Ever since the first human settlements 10,000 years ago, hedgerows have been a feature of our landscape and our history. The Romans were keen hedge builders, the Anglo-Saxons gave us the word "hege" and in the nineteenth century villagers rioted against the building of hedged enclosures. Many of these ancient hedgerows still survive, and today they line our motorways, fringe our gardens and criss-cross the countryside.
In The Natural History of the Hedgerow: and Ditches, Dykes and Dry Stone Walls, John Wright tells the story of hedgerows past and present, encompassing their long significance in the life of the countryside, their origins and natural history, the ancient crafts involved in their creation, and the huge variety in their ages, sizes, shape, composition and functions. Full of beautiful line drawings and colourful photographs, the book transforms these stalwarts of nature into rich sources of cultural, historical and scientific material. You'll never look at shrubs in the same way again.
"A true labour of love spiced with a fine dry humour [...] a rich and spellbinding love letter to the great British hedgerow [...] [not] just a delightful one-off read, but an invaluable work of reference that will remain on my bookshelves for good."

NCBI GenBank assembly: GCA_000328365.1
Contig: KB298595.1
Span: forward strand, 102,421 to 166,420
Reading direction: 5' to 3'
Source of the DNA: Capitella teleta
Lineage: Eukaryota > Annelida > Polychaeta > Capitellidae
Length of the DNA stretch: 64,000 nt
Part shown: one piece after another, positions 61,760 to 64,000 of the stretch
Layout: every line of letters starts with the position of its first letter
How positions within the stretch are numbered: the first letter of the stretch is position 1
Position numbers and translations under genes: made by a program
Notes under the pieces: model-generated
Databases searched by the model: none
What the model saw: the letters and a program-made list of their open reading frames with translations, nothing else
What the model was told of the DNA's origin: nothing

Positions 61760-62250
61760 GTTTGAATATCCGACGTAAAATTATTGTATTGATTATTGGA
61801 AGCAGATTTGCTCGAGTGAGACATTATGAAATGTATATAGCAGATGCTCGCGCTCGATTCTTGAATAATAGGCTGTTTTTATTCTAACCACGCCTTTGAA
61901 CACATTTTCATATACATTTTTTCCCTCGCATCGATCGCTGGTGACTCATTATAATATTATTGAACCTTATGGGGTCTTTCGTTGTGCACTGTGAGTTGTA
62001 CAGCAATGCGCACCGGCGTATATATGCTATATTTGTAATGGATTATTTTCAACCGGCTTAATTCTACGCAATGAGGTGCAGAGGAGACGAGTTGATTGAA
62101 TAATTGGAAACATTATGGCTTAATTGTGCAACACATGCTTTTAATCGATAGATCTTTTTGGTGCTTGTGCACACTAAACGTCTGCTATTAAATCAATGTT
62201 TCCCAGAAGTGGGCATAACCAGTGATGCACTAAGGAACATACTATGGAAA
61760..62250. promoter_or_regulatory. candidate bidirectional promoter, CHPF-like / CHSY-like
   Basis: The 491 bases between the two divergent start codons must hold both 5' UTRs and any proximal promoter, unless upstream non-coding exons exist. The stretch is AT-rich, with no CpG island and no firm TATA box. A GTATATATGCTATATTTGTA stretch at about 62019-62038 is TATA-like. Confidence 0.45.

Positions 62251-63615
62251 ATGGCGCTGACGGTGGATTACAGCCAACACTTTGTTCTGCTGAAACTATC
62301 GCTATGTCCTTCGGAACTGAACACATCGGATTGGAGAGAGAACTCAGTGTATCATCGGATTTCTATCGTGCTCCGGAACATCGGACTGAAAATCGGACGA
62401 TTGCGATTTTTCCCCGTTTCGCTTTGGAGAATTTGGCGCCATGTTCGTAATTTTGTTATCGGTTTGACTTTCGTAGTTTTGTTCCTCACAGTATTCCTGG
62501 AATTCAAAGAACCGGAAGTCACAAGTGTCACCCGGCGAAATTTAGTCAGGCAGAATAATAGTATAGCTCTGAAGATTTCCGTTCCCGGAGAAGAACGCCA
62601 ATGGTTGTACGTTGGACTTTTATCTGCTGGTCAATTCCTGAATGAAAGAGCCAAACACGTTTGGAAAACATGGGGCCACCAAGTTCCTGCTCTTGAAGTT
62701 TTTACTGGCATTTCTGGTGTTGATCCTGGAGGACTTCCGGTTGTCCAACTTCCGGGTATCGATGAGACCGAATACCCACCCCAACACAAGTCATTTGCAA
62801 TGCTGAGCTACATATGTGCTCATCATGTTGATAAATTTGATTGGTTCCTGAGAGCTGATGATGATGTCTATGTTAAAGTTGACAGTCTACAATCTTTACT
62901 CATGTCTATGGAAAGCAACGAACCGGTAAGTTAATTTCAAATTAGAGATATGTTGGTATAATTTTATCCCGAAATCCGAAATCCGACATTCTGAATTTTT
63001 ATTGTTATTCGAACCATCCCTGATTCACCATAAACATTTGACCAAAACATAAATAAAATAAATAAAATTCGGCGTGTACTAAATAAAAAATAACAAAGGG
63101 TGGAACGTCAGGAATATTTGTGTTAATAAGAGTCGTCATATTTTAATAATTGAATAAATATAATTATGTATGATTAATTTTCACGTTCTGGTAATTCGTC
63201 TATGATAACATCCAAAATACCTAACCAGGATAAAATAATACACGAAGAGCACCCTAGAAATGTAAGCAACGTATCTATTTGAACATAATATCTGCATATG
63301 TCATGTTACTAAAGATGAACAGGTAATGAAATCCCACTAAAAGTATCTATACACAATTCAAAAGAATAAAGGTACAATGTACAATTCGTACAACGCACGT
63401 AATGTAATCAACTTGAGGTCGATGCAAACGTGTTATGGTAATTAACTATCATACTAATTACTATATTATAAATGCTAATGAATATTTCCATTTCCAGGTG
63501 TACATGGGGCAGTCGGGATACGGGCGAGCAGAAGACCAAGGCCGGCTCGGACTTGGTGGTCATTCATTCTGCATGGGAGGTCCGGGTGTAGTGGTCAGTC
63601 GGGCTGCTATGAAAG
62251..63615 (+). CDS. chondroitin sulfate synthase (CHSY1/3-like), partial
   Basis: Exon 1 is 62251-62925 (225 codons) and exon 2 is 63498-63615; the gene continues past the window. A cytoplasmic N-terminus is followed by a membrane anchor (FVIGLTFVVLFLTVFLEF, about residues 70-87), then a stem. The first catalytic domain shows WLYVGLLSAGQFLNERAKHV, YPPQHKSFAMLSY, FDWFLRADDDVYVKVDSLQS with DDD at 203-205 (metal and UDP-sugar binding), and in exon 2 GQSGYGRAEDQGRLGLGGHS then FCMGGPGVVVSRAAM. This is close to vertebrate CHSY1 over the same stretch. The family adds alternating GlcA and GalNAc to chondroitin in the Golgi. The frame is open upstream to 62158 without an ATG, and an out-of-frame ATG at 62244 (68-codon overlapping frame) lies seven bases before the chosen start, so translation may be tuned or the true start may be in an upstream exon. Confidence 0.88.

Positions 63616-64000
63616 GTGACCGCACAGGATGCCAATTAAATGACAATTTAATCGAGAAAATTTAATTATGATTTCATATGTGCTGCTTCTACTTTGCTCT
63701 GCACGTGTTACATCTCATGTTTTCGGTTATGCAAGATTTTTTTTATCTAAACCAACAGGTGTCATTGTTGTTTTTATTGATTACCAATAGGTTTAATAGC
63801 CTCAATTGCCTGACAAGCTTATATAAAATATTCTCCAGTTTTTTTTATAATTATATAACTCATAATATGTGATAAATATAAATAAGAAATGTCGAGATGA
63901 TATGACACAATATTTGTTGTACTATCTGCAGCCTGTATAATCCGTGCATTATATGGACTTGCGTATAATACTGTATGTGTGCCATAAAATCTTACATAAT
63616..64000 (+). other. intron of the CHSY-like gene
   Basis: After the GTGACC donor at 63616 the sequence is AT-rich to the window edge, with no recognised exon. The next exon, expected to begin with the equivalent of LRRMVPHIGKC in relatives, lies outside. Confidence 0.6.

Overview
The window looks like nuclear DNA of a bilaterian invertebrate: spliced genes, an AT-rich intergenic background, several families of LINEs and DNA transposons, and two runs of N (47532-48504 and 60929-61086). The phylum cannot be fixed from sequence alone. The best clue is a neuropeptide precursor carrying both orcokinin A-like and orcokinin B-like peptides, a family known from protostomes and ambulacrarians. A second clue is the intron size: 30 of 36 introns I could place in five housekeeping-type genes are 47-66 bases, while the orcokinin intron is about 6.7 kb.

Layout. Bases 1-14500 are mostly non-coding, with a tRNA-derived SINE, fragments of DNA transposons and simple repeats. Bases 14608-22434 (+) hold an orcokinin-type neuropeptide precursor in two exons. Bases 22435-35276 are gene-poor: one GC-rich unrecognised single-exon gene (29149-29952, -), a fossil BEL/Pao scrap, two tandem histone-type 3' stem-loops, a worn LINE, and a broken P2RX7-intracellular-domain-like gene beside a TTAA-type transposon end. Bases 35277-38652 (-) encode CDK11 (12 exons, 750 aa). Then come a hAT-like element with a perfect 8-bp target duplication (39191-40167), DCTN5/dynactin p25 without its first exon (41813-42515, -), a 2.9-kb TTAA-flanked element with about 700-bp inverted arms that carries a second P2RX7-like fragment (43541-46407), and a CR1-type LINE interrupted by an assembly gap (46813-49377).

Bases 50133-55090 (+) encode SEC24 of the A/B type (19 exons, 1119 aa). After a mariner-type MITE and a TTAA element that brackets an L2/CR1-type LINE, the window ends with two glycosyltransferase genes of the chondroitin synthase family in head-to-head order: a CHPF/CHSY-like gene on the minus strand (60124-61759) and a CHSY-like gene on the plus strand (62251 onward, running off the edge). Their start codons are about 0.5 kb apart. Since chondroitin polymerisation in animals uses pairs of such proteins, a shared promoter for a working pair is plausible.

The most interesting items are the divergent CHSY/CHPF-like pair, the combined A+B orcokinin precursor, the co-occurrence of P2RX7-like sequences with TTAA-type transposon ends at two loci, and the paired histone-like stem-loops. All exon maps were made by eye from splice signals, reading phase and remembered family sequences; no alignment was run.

– Christopher Hart, The Sunday Times
"This handsome book is essential reading for anyone who cares about the countryside [...] Wright is a friendly, expert guide and the book ends with a plea: let us treasure our hedges for all they teach us and all they protect."
– Daily Mail
"A beautifully presented field guide."
– Robbie Millen, Times
"Fascinating [...] his book grows on me, like honeysuckle [...] shows a clean limb and a sense of humour [...] he does the hedgerow good."
– Country Life
"Hugely enjoyable [...] such a pleasure to read [...] laced with humour and an abundance of first-hand knowledge."
– BBC Countryfile
The author is stronger on hedgerow plants and dry stone walling than the mammals of the hedgerow. That he perpetrates the myths that hedgehog decline is due to out of control badgers eating them shows his lack of research/knowledge on the eponymous mammal of the hedgerow. The same lack of knowledge is shown in referring to dormice, who actually do use flailed hedges, finding the strong forks in the cut branches good for nest building, he may be surprised to know they eat insects most of the summer as well as flowers and fruits.
Why is he surprised by only small numbers of harvest mice in hedgerows? They live mainly in fields or reed beds.
It's essentially an introduction to hedgerows for general readers if a bit turgid, but if they want more in-depth information they'll need to look elsewhere.
John Wright is a naturalist and forager and one of Britain's leading experts on fungi. His most recent book is The Naming of the Shrew: A Curious History of Latin Names (2014). He is the author of books on hedgerows, seashores, mushrooms and booze in the popular River Cottage Handbook series.